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Building a stronger and more secure digital Europe

Summaries of EU legislation: direct access to the main summaries page.
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Building a stronger and more secure digital Europe

The EU Cybersecurity Strategy is a vision for tackling online challenges. It promotes European core values and seeks safe growth of the digital economy, backed by the proposed NIS Directive (Network and Information Security Directive).

ACT

Joint Communication to the European Parliament, the Council, the European Economic and Social Committee and the Committee of the Regions: Cybersecurity Strategy of the European Union: An open, safe and secure Cyberspace [JOIN(2013)01 final of 7.2.2013].

SUMMARY

The Cybersecurity Strategy of the European Union - An Open, Safe and Secure Cyberspace - acknowledges the numerous benefits of cyberspace for the daily lives of citizens, businesses and governments. It highlights the importance of ensuring that cyberspace remains free and open, to promote online the EU's cherished values of fundamental rights, democracy and human rights.

The strategy represents the EU's global vision of how best to respond to cyber disruptions and attacks, which have increased in number and severity over recent years and dented people's trust and confidence in the online world. The 2012 Eurobarometer poll on cyber-security found that 12% of Europeans have already experienced online fraud and 90% avoid disclosing personal information online.

The Strategy's five main priorities for cybersecurity:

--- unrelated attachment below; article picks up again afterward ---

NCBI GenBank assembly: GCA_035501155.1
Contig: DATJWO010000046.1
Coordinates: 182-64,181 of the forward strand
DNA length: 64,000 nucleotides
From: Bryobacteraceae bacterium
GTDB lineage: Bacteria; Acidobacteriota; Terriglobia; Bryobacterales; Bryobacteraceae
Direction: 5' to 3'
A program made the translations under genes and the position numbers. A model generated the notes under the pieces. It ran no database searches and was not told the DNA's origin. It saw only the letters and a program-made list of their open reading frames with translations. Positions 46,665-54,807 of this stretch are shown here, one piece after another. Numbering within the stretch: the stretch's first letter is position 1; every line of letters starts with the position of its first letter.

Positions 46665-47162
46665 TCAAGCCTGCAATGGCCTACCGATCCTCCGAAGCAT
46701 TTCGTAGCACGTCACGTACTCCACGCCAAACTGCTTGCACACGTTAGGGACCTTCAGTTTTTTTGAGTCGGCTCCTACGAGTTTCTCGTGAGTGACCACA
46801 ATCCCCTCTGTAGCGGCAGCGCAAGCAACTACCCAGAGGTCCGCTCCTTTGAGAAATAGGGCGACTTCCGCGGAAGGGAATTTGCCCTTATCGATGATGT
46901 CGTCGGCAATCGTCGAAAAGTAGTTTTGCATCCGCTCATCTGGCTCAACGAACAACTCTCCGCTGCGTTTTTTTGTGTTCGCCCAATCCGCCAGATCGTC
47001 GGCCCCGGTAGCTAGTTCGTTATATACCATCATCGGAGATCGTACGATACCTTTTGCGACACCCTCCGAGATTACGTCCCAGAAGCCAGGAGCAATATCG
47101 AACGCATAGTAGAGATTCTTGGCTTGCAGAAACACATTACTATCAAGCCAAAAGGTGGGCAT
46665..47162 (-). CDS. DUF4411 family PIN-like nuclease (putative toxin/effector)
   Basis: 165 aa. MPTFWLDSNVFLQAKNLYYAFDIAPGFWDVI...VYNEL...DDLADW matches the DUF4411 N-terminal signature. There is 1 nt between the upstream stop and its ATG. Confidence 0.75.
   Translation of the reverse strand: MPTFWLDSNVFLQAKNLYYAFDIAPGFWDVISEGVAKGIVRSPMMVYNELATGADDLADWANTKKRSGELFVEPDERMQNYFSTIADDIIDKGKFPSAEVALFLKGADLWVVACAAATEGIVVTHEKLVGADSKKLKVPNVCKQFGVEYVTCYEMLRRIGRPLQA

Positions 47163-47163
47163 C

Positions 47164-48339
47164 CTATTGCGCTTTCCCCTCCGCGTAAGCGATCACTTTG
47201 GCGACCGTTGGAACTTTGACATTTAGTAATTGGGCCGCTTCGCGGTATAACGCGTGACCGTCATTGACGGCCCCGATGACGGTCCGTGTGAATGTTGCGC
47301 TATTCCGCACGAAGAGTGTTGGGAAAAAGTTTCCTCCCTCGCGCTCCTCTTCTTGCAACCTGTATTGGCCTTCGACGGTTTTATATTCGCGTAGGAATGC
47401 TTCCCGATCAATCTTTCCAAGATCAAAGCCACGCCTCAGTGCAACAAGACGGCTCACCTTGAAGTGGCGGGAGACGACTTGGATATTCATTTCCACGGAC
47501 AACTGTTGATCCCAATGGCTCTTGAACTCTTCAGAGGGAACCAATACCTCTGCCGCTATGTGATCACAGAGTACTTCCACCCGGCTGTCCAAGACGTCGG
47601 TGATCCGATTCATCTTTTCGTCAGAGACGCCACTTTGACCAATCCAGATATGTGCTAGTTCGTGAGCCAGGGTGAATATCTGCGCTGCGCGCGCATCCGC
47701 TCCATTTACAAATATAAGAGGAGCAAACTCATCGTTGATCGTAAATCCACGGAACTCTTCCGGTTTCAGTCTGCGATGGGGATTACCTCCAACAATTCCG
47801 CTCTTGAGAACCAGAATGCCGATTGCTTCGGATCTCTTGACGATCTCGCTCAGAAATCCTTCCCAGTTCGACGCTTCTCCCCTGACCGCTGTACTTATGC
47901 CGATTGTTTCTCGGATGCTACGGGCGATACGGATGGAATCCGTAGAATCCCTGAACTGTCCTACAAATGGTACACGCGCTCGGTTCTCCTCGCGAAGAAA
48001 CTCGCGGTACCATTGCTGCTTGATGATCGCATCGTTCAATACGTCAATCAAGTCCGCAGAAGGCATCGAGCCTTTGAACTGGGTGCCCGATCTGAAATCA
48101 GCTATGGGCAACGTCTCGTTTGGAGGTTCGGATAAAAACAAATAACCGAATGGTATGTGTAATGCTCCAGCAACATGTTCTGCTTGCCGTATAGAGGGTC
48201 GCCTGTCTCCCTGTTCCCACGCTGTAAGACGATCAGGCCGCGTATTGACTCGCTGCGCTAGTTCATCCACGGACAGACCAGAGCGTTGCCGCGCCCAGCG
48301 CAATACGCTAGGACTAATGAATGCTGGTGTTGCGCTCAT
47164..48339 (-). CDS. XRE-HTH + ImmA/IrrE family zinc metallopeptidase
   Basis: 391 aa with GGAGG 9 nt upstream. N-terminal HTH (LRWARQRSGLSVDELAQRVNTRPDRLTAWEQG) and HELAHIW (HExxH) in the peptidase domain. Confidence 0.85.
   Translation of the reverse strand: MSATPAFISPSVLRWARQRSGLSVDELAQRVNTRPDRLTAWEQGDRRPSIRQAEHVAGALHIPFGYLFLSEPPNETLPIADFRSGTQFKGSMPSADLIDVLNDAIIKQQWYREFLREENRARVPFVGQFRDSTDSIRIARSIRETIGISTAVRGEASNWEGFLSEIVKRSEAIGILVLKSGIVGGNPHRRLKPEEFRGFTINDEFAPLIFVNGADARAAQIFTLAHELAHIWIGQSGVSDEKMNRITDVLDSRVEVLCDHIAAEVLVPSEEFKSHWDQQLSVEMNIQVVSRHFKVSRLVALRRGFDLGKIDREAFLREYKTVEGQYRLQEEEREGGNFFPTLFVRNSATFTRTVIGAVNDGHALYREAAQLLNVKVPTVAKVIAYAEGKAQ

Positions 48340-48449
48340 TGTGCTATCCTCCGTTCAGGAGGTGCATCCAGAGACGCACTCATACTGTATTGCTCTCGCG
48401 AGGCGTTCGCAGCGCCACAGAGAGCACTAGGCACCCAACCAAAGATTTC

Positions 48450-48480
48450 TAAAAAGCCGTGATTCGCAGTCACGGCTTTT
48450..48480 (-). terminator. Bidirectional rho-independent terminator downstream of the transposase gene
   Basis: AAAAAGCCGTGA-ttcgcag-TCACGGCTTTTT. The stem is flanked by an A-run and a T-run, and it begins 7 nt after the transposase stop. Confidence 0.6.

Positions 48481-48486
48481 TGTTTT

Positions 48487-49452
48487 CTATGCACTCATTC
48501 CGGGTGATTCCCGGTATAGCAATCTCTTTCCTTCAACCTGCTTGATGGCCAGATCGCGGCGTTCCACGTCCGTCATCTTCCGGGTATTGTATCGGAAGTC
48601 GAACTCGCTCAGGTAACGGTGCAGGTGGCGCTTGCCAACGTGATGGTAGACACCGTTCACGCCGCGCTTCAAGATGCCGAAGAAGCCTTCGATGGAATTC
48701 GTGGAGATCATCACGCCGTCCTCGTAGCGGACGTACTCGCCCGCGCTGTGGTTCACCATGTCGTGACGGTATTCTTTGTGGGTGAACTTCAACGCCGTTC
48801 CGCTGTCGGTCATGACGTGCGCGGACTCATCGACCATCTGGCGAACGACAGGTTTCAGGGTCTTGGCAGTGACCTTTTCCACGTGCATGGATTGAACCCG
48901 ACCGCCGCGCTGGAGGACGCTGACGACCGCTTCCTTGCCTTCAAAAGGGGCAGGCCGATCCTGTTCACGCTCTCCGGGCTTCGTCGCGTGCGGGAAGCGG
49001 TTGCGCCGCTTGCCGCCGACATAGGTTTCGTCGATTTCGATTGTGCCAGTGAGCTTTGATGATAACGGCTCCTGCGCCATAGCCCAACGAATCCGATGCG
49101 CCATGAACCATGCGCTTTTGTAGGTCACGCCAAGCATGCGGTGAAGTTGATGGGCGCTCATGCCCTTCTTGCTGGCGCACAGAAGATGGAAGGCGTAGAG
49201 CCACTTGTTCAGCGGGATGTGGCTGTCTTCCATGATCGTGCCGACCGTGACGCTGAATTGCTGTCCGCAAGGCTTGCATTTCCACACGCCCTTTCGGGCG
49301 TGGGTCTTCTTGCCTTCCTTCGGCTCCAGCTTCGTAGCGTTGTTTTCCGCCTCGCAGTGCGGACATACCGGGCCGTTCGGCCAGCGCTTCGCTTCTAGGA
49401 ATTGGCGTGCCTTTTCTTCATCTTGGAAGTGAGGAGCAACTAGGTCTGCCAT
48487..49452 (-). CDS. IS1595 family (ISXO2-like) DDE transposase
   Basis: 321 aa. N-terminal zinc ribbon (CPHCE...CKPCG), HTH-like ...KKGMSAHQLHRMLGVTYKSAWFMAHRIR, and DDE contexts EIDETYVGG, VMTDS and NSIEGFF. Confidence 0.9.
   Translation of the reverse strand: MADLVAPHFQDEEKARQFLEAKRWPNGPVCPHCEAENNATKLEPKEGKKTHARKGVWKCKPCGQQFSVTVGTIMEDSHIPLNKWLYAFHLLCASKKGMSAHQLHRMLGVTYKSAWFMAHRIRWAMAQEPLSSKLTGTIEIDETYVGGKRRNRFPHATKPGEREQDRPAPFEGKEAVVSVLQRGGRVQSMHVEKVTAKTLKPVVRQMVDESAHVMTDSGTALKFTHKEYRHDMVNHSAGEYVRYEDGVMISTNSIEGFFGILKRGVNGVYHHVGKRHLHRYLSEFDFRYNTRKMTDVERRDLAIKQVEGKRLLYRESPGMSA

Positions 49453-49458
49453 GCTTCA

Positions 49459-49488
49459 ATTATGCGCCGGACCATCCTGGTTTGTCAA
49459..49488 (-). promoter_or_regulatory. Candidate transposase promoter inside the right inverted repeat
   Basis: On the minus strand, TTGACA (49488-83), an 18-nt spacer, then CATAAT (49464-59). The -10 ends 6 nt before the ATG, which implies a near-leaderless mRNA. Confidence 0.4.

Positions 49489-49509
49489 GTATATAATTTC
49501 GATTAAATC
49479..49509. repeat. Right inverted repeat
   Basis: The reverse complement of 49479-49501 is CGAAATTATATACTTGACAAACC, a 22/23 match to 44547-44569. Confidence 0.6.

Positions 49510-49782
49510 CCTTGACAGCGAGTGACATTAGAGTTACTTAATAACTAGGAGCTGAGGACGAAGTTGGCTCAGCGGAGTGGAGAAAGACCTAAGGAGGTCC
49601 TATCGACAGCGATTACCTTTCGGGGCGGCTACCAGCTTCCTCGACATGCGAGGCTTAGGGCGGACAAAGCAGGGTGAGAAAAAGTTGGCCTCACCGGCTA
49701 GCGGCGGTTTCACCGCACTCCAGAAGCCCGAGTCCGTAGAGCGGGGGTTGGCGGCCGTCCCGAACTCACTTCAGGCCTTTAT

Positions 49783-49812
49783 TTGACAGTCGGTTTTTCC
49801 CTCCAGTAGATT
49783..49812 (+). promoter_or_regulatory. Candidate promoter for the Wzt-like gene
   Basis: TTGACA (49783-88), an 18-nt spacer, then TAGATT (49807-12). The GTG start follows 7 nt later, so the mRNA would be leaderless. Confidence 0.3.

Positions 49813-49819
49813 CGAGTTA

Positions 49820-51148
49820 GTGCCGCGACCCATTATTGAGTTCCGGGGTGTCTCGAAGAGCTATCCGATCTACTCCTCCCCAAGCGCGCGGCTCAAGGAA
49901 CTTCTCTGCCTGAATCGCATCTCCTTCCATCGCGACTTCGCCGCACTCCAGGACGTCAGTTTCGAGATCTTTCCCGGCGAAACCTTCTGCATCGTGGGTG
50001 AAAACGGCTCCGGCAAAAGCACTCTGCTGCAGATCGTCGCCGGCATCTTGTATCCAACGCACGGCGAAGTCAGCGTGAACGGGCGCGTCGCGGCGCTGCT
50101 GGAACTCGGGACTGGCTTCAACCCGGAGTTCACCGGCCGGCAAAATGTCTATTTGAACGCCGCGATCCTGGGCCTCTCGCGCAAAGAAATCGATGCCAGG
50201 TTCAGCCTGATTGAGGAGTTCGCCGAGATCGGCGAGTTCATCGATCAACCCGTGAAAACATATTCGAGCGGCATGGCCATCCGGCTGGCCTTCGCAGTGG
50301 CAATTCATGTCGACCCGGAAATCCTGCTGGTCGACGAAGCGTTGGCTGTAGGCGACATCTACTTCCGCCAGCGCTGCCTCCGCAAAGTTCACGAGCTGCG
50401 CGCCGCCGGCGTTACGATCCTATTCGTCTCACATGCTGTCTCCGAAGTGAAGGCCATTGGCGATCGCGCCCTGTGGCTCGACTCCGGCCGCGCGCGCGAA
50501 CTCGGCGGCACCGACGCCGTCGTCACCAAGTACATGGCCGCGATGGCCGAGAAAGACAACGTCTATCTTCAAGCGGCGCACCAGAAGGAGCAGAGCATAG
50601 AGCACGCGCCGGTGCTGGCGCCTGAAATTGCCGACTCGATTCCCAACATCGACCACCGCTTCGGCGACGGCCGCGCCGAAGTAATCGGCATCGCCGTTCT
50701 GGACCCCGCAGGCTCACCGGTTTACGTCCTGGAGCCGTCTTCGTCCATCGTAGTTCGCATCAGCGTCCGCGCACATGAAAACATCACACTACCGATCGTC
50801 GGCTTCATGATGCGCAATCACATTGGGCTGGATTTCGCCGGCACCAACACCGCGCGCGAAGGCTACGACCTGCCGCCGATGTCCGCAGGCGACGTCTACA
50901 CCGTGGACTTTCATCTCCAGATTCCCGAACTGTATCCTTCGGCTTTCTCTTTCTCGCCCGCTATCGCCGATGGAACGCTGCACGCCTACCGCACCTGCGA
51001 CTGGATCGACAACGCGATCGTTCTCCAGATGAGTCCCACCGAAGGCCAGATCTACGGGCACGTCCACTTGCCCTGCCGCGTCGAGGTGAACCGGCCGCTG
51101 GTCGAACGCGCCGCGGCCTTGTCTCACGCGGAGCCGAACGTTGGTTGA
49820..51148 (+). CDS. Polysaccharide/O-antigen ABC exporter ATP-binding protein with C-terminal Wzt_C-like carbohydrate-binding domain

• Achieving cyber resilience;
  • Drastically reducing cybercrime;
  • Developing an EU Cyber Defence Policy and capabilities related to the Common Security and Defence Policy (CSDP);
  • Fostering the industrial and technological resources for cybersecurity;
  • Establishing a coherent international cyberspace policy for the European Union and promoting core EU values.

These priorities rely on close cooperation between all partners in the public and private sectors, in order to build know-how as well as strong and secure networks and systems. Emphasis is also laid on raising awareness of cyber-security, using the best available technology to fight cybercrime and harnessing proven European expertise in the field.

The strategy recommends using existing international laws in cyberspace. It also notes the importance of helping non-EU countries to build their cybersecurity capacities and of promoting international cooperation on cyber issues.

Good progress is being made in better protecting EU citizens from online crimes. Examples include establishing a European Cybercrime Centre, proposing legislation on attacks against information systems and the launch of a Global Alliance to fight child sexual abuse online. The strategy also aims at developing and funding a network of national Cybercrime Centres of Excellence.

A key part of the strategy is the proposed Network and Information Security (NIS) Directive. Bringing together all key Internet players and critical structure operators, it would help Member States to adopt an NIS strategy and designate a national competent NIS authority. It would also create a cooperation mechanism among Member States and the European Commission, whilst encouraging critical infrastructure operators to adopt risk management practices and report major security incidents.

Last updated: 14.02.2014

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